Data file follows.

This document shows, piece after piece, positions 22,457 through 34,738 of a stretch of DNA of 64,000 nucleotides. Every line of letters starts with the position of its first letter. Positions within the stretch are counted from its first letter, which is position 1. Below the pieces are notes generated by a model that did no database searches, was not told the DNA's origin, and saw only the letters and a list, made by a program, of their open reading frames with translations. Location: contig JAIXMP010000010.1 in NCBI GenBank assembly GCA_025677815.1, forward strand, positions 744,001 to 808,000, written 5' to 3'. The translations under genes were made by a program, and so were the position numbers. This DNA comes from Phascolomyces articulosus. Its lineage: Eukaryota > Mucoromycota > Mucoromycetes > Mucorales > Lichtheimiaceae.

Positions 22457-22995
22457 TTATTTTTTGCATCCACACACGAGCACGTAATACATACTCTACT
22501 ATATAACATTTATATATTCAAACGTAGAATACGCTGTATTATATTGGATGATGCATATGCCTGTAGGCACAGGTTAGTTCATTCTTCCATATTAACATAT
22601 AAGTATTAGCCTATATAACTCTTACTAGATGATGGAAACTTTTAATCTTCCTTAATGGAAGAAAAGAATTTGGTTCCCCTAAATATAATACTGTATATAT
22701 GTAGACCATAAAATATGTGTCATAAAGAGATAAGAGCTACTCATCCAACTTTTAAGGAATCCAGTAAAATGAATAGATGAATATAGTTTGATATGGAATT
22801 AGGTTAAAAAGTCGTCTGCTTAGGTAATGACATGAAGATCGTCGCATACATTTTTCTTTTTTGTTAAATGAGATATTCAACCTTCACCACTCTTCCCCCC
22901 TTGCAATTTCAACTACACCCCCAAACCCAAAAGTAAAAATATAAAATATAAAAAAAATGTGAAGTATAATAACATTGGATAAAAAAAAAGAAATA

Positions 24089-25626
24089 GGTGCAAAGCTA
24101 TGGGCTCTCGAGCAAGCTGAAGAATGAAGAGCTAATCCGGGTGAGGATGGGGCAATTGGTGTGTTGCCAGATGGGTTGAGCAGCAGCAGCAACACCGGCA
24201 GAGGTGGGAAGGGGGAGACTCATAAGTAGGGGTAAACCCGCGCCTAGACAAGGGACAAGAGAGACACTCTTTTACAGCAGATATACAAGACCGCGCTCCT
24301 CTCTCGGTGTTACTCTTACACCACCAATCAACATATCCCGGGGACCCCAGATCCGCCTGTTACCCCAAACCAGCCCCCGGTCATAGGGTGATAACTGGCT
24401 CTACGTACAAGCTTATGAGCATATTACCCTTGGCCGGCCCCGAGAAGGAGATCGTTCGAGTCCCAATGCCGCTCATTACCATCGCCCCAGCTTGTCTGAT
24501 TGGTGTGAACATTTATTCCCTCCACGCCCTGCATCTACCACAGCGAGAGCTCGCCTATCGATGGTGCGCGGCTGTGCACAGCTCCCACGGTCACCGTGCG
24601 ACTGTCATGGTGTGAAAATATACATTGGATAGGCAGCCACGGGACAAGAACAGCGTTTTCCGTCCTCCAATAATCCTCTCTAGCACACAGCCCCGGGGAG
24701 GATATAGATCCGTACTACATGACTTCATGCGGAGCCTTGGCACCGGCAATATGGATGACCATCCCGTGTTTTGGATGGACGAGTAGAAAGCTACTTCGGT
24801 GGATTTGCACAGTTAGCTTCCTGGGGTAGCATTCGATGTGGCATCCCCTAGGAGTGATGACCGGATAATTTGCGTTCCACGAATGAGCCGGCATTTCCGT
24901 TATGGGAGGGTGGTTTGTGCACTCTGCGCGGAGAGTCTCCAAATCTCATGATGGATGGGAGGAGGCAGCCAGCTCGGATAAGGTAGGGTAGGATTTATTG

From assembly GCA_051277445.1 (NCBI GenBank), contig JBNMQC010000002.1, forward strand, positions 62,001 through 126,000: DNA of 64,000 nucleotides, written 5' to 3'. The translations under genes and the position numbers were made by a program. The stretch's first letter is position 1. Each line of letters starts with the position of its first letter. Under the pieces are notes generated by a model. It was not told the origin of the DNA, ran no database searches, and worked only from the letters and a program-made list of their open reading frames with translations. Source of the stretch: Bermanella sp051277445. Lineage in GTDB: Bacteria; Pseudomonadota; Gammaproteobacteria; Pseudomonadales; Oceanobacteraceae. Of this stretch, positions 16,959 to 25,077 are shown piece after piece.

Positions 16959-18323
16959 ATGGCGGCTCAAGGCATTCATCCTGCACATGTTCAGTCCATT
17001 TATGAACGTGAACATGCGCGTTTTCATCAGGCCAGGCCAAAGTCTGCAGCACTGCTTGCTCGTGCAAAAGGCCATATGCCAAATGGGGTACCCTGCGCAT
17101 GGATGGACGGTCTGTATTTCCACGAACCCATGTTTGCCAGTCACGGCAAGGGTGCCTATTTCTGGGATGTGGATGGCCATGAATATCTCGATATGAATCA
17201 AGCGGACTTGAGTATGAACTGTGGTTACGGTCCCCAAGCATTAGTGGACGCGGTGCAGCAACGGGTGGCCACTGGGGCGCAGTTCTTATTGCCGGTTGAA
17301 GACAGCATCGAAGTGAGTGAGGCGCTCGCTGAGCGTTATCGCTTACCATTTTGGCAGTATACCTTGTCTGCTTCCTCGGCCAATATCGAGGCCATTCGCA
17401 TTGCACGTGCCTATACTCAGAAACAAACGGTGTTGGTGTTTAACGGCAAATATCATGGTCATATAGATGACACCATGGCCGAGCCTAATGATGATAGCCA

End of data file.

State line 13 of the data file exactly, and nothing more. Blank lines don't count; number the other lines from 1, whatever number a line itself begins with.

24301 CTCTCGGTGTTACTCTTACACCACCAATCAACATATCCCGGGGACCCCAGATCCGCCTGTTACCCCAAACCAGCCCCCGGTCATAGGGTGATAACTGGCT